Update: Judgment Against Obama Objectors Upheld
An effort to have President Barack Obama's name removed from New Jersey's primary ballot was dealt a setback by recent ruling and lieutenant governor's decision.
An administrative law judge's ruling that President Barack Obama is eligible to appear on New Jersey's upcoming primary ballot was upheld by Lt. Governor Kim Guadagno, a spokesman for New Jersey's Division of Elections said early Friday afternoon.
In what attorney Mario Apuzzo is calling a "sham of justice," a state judge ruled against objectors seeking to remove President Barack Obama's name from New Jersey's upcoming primary ballot.
According to Apuzzo, the attorney representing New Jersey residents Nick Purpura and Ted Moran, Deputy Director and Administrative Law Judge Jeff Masin ruled against the ballot challenge following a more than three-hour hearing earlier this week. His decision, delivered to Apuzzo via email, was not based on the issues presented in the challenge, namely that Obama is not a natural born citizen of the United States and that a birth certificate released by the White House last April is fraudulent, but rather on a technicality, Apuzzo said.
The judge ruled that Obama's place on the ballot could not be removed by challenge because Obama, as president, automatically appears on the ballot and without his consent. Thus, Obama cannot be held immediately responsible for proving his eligibility.
Apuzzo filed an exception and the matter was passed along to New Jersey Secretary of State Kim Guadagno. Spokesman Shawn Crisafulli said in an email that all candidates for all offices, including the President of the United States, have now been officially certified and sent to the countries per statute.
Apuzzo, who was not immediately available for comment Friday afternoon, has vowed to fight the decision saying he'll go as far as the U.S. Supreme Court if he has to.
"The sham continues. In one way or another it's a sham of justice. Our judiciary is really taking us for a ride," Apuzzo said during a telephone interview Thursday. "How can they expect us to do something that the law doesn't allow for (challenging Obama's place on the ballot)? The logic is unbelievable."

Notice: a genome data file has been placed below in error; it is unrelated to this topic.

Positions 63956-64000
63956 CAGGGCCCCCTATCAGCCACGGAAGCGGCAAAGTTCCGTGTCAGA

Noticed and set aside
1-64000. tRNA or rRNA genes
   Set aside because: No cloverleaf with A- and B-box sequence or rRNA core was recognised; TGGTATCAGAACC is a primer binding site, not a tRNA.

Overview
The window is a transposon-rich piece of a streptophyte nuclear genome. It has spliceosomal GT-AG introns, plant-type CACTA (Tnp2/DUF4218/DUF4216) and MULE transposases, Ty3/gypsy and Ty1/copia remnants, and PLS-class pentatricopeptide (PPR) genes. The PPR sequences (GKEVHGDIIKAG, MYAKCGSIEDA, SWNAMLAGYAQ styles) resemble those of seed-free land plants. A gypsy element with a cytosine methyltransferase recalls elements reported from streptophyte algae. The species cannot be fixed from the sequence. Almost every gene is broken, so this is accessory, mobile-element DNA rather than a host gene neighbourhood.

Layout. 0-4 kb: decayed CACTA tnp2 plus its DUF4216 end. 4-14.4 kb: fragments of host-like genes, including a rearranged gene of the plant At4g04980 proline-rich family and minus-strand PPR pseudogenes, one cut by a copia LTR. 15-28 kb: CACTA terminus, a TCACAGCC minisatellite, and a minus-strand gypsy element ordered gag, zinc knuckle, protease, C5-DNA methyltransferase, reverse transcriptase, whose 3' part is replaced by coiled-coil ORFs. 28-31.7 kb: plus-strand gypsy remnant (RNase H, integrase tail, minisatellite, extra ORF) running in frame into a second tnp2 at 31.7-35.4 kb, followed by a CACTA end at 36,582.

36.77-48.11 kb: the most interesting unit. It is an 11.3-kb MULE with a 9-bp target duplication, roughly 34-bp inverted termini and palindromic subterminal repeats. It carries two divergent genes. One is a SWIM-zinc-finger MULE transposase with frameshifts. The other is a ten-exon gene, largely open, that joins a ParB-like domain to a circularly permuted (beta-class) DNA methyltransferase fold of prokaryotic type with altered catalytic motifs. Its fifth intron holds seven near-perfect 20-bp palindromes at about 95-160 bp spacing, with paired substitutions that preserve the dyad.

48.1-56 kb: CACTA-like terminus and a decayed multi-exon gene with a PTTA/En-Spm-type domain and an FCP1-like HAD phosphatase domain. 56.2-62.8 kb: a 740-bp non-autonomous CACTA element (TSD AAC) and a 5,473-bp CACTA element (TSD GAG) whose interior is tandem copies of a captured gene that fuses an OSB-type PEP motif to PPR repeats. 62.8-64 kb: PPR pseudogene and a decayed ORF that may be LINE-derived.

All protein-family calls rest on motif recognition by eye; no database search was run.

Purpura, of Wall Township, and Moran, a Toms River resident, filed a challenge alleging that Obama has both failed to show proof that he was born in the U.S. and is not a natural born citizen because both of his parents are not U.S. citizens. According to the Constitution, Apuzzo charges, Obama is ineligible to serve as the country's president and should not appear on the state's June 5 primary ballot.
Obama was represented by Alexandra Hill of the Newark-based law firm Genova, Burn and Giantomasi.
What struck Apuzzo, he said, was not just the judge's decision, but a concession made by Hill that the court has no documented evidence of Obama's birth. Armed with a number of witnesses, including an expert who was willing to testify that Obama's birth certificate, posted online in April 2011 by the White House, was fraudulent, Apuzzo was instead told to holster his guns.
"We were willing to present that what's online has been manipulated by computer, human, or both and that it's not reliable. I told them I was ready to prove that and if they didn't want this witness to testify then concede that," he said. "I got Obama (Obama's attorney Hill) to concede that there is no evidence before the court as to his place of birth, which includes what's on the internet."
Though the judge ruled the Obama isn't required to prove his ballot eligibility, Apuzzo considers the concession a win of sorts, one he hopes will help his case gain traction should it appear before an appellate court. He stressed that he's willing to go as far as he can to prove that Obama does not belong on the state's ballot. Should that mean taking the case to the State Supreme Court or the U.S. Supreme Court, Apuzzo said he's ready.